The contemporary business environment is rapidly evolving. Globalization has taken over the organization environment, and with this business is forced to undergo continuous and rapid change driven by increasing stakeholder expectations, new technological advances, and competition that is not only global, but viral (Bendell, 2005). This has resulted in a dramatically different business environment in which the modern business, in order to survive and prosper, is forced to evolve and regularly revise their internal and external business processes. Typically, aggressive and rapid change management systems germinate within the private sector -- only after trial and error, testing, and numerous permutations did they become standard within the public sector organization. This paradigm, however, changed in the late 1990s with a combination of rising client expectations to effectively address major socio-culture, economic, and demographic issues, and change in governmental oversight and minimal requirements pushed management in the public sector to adopt more entrepreneurial trends (Choi, 1995; Fairfield, 2001).
Change management within an organization involves a number of variables: internal and external theory management, change planning and specific strategic and tactical methodologies that will ensure the likelihood of long-term success (Culp, 2001). The type of theory, or combination thereof, is dependent upon the organization culture and executive direction, and is as unique as the organization it represents. It is important to note, though, that the combination of globalization and technology have profound effects upon any organization, particularly those that depend on selling to both business and private sectors, like Hewlett-Packard and Home Depot. Technology is now changing the modern organization so fast that it is now far more than geometric. Instantaneous communication is now commonplace, combined with the increased power and memory capability of desk and laptop computers, the ease of global communication, and the accessibility of infromation through the Internet. While the tools of technology clearly increase the depth and complexity of services available, they also increase issues surrounding rapid technological growth -- training and retraining, new versions/necessary upgrades, consumer expectations vis a vis improvements in technology, and the new moral and ethical issues surrounding the nature of this technological boom (Sauser, 2002).
Change Management at HP- In the last few years, HP has undergone some important strategic changes that require a new paradigm of both management style and philosophy. In August 2011, HP decided to strategically leave the smartpohone and tablet business to focus more on higher-margin "strategic" goals (Cloud, enterprise solutions, commercial and governmental markets). The company briefly considered selling its personal computer business, but decided that it was too integrated and part of the overall culture that it reaffirmed its commitment to that group. The overall philosophy of HP seemed to say that they cannot serve two masters adequately -- the consumer and the corporation. As a result, HP opted for more focus on the corporate accounts, finding that they would need to sell far more, spend more on marketing, and compete heavier for a dwindling consumer margin. If, however, they can refocus energy and expertise on the corporate and governmental market, they can use their infrastructure to refine and redevelop, even selling other third-party platforms and equipment and making a better margin (Robertson, 2011). This goes along quite well with change management theory, in which innovation is typically not clean, neat, or smooth. Instead, by its very nature, it is disruptive to the patterns and procedures within an organization. Often, this disruption takes the form of dissent -- meaning that individuals prefer to go in a different direction or pattern than the status quo. The difficulty for most managers, and all levels, is to encourage dissent without feeling threatened by it. As the axiom of a wise CEO said, "I don't shoot messengers -- that's why I have them" (Goffee and Jones, 1996).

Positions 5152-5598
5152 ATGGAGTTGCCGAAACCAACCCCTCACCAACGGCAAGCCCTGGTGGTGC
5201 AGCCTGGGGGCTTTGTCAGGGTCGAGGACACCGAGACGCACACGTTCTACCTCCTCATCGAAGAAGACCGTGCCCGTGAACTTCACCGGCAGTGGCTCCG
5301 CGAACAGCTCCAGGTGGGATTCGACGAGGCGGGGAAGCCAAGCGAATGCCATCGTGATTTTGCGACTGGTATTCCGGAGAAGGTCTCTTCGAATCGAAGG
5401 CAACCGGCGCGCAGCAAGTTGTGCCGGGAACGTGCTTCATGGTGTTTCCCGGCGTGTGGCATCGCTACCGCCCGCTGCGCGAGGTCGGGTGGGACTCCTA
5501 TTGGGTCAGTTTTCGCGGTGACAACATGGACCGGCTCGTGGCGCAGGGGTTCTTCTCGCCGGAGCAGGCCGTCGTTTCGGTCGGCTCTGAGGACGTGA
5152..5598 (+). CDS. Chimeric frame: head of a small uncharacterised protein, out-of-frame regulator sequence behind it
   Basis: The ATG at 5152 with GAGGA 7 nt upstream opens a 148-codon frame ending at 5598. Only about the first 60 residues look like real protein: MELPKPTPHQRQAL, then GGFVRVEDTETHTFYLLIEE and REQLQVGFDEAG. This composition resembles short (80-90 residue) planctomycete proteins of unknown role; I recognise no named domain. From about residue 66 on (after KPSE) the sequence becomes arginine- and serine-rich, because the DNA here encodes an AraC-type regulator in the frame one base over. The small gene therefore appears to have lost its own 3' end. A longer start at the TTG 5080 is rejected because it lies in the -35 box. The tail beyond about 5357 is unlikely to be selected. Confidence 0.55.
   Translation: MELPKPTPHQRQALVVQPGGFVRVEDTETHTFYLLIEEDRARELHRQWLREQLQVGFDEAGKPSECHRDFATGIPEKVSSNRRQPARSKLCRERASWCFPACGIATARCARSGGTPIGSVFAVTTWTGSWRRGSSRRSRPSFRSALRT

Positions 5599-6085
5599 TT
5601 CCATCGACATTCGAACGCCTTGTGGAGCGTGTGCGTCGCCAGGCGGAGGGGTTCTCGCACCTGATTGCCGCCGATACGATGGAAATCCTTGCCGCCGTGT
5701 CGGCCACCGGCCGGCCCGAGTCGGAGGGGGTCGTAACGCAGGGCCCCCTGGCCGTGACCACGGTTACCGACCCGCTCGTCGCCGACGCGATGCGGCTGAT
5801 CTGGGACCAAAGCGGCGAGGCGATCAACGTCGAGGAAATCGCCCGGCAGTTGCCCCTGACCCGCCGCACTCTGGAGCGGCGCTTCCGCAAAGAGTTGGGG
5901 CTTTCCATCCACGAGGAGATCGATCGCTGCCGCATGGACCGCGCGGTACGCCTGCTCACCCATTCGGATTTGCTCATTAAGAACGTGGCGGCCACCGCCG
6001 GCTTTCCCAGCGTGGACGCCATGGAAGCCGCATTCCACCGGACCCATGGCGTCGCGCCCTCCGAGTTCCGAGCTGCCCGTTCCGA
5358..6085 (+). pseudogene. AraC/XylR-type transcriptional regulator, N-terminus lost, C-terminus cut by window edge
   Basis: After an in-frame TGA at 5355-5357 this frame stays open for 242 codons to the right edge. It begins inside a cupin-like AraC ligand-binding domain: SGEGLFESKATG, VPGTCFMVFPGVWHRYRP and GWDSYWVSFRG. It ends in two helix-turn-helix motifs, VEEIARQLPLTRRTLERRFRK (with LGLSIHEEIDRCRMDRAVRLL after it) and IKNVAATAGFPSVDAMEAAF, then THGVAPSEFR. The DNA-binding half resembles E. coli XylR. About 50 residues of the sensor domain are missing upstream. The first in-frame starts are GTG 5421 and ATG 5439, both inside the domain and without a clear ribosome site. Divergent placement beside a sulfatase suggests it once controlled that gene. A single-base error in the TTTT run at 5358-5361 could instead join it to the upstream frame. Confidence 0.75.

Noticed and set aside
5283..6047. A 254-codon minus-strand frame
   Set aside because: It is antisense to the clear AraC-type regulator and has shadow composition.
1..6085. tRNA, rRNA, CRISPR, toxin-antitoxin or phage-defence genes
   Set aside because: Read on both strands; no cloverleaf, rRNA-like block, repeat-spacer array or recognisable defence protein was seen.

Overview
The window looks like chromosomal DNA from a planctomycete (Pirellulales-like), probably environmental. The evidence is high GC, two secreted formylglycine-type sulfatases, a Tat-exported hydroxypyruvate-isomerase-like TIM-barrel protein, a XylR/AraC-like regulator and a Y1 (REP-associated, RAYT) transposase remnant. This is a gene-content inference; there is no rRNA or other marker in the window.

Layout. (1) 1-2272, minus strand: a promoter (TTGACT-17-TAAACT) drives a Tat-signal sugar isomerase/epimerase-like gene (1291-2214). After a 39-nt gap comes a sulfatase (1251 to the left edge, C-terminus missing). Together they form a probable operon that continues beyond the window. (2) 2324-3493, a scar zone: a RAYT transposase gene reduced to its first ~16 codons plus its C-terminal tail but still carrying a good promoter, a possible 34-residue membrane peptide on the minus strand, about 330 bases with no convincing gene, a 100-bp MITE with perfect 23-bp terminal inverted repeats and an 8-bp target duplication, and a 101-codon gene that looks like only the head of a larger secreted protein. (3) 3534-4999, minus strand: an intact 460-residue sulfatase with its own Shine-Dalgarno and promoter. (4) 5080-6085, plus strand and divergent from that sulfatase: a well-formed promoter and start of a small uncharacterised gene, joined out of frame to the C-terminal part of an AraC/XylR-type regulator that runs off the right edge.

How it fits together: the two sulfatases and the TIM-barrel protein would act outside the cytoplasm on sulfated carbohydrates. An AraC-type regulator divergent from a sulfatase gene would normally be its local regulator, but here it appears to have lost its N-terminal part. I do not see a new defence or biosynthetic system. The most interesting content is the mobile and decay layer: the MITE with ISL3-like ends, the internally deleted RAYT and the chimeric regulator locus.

All this change culminated in the appointment of former eBay CEO Meg Whitman to lead HP. Whitman had marching orders and within six months restructured the printing and PC divisions, announced plans to lay off almost 29,000 employees, and want to streamline their operations to use solar energy and other renewable sources while still remaining viable globally (Whittaker, 2012).